A report by the Jakarta Post quoting sources from the presidential palace said although Widodo might attend the G-20 Leaders Summit in Anatolya, Turkey, on November 15 and 16, he would likely miss the APEC Leaders Summit in Manila.
Widodo is also reportedly hesitant to attend the East Asia Summit in Kuala Lumpur, Malaysia, from November 20 to 22.
“Both the Philippines and Malaysia are members of Asean and his decision to forgo attendance could prove a diplomatic embarrassment to his two hosts,” the Post report said.
The spokesman for Indonesian Vice President Jusuf Kalla confirmed that the latter had been told to attend the APEC summit on Widodo’s behalf.
Explaining the Russian leader’s change of plans, the Russian news agency said President Putin also delegated Prime Minister Medvedev to attend the annual meeting of G8 leaders in the United States in 2012 as he was engaged in forming his new Cabinet.
“Other leaders also sometimes resort to swaps, for example, the US President Barack Obama did not visit APEC summit in Russia in 2012 as the event coincided with the Democratic Party’s convention,” Tass said in its report.
The Kremlin at the same time dismissed allegations that the appointment of Medvedev as head of the Russian delegation to the APEC summit instead of Putin came because the premier was allegedly enjoying better relations with Obama, who also plans to take part in the forum.
“This is an incorrect estimation, which shows lack of understanding of the essence of Russian policy in the Asia-Pacific region,’ the spokesman said.
“This [Russia’s policy in the region] is an independent dimension of the Russian foreign policy,” having no correlation with bilateral relations with the United States, Peskov said.
“Russia has rather constructive and close relations with many representatives of the Asia-Pacific region. This cooperation will of course continue irrespective of our bilateral relations with third countries,” he added.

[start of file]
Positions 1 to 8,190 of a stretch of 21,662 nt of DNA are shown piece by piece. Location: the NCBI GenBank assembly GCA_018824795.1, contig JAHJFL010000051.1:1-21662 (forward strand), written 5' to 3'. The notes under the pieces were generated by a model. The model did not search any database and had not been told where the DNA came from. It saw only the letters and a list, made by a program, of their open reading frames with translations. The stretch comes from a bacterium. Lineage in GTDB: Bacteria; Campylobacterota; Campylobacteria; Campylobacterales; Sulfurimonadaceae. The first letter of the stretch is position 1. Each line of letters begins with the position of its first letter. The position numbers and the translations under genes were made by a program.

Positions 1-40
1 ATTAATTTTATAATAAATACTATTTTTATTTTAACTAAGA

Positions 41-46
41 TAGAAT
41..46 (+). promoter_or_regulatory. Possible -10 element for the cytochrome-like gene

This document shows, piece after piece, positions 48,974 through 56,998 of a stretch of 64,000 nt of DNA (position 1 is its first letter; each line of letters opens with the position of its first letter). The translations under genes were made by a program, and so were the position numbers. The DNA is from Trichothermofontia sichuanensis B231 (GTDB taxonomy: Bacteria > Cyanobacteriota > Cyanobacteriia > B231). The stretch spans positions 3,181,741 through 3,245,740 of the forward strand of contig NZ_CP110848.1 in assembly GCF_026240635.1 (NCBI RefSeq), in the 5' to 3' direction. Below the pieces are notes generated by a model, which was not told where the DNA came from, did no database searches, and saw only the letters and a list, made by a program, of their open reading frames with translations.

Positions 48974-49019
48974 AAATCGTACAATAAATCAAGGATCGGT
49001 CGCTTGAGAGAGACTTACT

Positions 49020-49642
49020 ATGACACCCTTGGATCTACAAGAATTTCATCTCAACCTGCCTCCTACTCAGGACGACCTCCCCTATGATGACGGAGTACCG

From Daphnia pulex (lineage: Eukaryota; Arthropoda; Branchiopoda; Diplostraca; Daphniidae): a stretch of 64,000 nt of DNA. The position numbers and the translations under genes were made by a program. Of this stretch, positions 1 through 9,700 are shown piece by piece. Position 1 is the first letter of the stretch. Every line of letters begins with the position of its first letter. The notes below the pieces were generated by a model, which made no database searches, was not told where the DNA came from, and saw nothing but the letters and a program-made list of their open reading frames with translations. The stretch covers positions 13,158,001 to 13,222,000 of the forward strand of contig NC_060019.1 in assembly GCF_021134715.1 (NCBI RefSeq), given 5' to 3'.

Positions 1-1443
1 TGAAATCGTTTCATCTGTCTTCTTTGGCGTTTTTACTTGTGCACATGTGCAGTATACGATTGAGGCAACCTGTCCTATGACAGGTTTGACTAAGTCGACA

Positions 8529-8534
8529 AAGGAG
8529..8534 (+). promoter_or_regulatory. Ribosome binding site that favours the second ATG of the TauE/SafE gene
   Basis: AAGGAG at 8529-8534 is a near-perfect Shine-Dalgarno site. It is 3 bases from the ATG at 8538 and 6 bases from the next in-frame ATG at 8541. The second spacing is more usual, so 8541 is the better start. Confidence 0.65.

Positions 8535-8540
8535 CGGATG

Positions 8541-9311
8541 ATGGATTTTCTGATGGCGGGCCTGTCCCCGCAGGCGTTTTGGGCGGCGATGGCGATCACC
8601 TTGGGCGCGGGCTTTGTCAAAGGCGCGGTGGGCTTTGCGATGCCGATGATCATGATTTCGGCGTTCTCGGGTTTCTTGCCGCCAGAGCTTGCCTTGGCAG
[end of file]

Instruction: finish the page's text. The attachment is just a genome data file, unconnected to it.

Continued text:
Peskov said Medvedev will make up a program of his bilateral meetings himself.
The spokesman refused to answer the question whether Medvedev would meet with the US President.
“This question should be addressed to the government,” Peskov said. “Dmitry Medvedev would make up his program and I am probably not the one to comment on this.”
He noted that such summits “give a great opportunity for communication on the sidelines.”
According to the spokesman, Putin’s contacts with colleagues will not be affected by his decision not to take part in the APEC summit.
He said “some of bilateral meetings [planned at the summit]will be compensated by telephone conversations, [and]some other meetings have not been coordinated yet.”
The P10-billion budget to bankroll the country’s hosting of the APEC summit is a moderate figure and less than the expected expenditure, Paynor said also on Thursday.
He added that the figure is less than what the Philippines would be showcasing in the leaders’ summit next week.
“I always say [this]is a very decent amount . . . [for]something we actually need,” Paynor said.
APEC, a regional forum composed of 21 economies in the Pacific Rim, promotes free trade and economic cooperation in the Asia Pacific region.
The Philippines is a founding member of APEC.
Paynor explained that the P10-billion budget went to the hosting of at least 47 meetings from January 2015, as well as meetings from November 13 to 19.
None of it was used to acquire new equipment prior to the start of the meetings since President Aquino said the Philippines will not be building new facilities for the summit and would instead use existing ones.